Snubbed Blackpool councillor reveals why he has joined new party
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Coun Derek Robertson, who has represented Waterloo ward for the Tories since winning a by-election in 2014, has formally resigned from the Conservative Party and joined the political movement founded with support from Nigel Farage.
It was revealed last month Coun Robertson had been deselected by the Blackpool South Conservative Association to stand as one of its candidates at next May’s local elections.
Coun Robertson remains on the council and is currently a non-aligned independent.
He said: “I was very disappointed at being deselected and I no longer have any confidence in the Conservative Party in South Shore, and I think nationally the Conservatives are failing to make the right decisions for the country.
“I have joined the Reform Party because I think they are an up and coming group that are going to do well in the future. They are more Conservative than the Conservatives.
“The Reform Party wants to sort out the country and fix the NHS and resolve the migrants issue.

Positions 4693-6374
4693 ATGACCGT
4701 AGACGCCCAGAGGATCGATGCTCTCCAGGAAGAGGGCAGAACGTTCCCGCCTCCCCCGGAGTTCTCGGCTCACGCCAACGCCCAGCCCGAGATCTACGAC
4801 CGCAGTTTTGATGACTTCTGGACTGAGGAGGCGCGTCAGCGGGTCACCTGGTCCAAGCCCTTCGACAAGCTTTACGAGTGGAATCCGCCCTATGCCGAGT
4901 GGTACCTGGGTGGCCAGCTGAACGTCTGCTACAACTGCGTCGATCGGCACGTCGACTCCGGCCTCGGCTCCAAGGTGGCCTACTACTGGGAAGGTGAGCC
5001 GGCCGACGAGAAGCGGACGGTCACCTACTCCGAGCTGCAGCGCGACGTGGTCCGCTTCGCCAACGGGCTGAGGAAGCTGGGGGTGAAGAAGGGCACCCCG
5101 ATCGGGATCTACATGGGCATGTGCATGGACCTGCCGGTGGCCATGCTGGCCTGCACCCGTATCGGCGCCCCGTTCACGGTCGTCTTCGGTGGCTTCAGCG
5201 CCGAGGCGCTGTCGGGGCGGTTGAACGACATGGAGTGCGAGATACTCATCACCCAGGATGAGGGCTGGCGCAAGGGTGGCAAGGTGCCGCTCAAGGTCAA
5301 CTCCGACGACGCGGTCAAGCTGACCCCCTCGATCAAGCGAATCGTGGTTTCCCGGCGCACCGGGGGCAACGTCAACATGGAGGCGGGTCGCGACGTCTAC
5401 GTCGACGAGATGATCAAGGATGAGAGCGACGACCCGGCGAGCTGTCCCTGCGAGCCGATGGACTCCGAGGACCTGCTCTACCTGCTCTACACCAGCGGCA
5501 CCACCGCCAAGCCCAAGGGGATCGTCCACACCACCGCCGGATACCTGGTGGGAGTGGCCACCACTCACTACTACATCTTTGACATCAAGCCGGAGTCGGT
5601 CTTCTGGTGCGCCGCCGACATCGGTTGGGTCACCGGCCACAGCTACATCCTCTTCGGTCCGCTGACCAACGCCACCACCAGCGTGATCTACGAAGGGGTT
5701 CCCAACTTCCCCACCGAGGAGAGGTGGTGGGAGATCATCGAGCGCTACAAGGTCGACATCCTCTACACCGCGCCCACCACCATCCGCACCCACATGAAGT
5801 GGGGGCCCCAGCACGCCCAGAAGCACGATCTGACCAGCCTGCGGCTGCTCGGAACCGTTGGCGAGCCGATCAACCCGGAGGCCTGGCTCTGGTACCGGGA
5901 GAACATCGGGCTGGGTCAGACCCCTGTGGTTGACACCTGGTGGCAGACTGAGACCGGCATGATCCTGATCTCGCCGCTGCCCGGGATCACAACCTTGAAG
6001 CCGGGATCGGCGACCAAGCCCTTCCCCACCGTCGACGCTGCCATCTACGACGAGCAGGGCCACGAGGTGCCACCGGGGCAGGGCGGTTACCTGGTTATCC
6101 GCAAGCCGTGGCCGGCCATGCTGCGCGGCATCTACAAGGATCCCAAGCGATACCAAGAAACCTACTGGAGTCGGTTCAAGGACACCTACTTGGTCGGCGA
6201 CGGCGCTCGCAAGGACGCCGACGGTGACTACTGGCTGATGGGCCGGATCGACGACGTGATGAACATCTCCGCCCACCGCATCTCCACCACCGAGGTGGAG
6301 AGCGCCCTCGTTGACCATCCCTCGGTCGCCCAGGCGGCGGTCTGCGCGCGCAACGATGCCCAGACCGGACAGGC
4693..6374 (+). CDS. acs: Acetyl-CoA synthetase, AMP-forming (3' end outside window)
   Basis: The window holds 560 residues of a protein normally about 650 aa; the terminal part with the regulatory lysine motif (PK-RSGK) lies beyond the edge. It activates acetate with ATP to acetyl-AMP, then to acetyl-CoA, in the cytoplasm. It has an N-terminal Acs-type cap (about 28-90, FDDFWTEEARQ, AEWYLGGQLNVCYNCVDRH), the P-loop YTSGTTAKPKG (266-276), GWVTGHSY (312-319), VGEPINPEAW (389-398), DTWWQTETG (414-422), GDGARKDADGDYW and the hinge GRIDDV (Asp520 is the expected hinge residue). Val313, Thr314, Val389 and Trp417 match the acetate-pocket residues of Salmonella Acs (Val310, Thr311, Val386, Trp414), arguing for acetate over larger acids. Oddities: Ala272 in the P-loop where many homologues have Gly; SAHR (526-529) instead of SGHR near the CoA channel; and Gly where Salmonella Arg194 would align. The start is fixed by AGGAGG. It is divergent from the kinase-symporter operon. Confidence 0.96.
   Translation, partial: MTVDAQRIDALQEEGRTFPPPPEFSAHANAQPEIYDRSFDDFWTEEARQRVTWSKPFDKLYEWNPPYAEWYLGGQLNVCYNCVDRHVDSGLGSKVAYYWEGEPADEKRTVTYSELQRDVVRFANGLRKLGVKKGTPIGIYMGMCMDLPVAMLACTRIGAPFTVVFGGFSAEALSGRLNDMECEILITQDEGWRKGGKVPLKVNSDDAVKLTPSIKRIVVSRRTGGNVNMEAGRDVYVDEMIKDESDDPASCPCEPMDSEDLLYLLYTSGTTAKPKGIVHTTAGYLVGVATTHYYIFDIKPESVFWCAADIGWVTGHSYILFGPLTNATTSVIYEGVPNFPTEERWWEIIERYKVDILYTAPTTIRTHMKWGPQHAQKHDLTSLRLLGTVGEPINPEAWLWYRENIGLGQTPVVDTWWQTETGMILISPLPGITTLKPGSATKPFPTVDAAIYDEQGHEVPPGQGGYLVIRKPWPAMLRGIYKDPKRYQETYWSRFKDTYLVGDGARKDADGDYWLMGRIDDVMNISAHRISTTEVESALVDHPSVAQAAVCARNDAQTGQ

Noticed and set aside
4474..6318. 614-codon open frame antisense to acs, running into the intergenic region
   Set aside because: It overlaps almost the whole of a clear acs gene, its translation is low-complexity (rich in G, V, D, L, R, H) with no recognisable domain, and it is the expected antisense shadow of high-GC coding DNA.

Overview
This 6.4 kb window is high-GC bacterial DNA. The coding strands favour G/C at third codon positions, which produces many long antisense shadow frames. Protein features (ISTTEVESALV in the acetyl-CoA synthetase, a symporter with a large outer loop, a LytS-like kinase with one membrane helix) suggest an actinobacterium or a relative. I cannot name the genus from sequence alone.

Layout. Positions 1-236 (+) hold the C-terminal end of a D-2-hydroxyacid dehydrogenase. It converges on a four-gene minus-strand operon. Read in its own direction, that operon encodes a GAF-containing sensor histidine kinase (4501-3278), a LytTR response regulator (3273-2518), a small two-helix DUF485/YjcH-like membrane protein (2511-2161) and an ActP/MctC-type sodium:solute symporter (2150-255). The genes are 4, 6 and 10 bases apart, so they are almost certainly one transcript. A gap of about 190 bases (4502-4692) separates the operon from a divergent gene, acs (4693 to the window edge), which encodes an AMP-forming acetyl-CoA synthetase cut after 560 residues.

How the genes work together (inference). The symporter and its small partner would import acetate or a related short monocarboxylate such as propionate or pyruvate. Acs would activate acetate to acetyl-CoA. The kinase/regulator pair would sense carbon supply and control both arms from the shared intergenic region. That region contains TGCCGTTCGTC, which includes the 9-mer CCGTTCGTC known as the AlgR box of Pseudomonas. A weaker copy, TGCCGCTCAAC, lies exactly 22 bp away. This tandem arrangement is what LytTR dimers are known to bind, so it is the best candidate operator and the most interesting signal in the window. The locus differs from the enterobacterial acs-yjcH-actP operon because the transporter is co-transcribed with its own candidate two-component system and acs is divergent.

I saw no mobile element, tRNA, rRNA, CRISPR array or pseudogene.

“In the meantime I am carrying on with my work in the ward where I have campaigned on issues including road safety, residents parking, fly tipping and to get new toilets in South Shore.”
The Conservative Party has selected former serviceman Jim O’Neill and local businessman Chris Higgitts as its candidates for Waterloo ward at the next local elections.
Coun Bradley Mitchell, chairman of the Blackpool South Conservative Association, thanked Coun Robertson for his work but said there had been a high standard of candidates wishing to stand and members of the selection panel “did not believe Derek met the required standard.”
The right wing Reform Party began life in 2018 as the Brexit Party before being renamed in January 2021.
Labour remains the biggest group on Blackpool Council with 20 councillors, while the Conservatives have 14 councillors, the Independents have three, and there are five non-aligned independents.
All 42 town hall seats are up for re-election next May, with two councillors for each of the 21 wards, serving for a period of four years.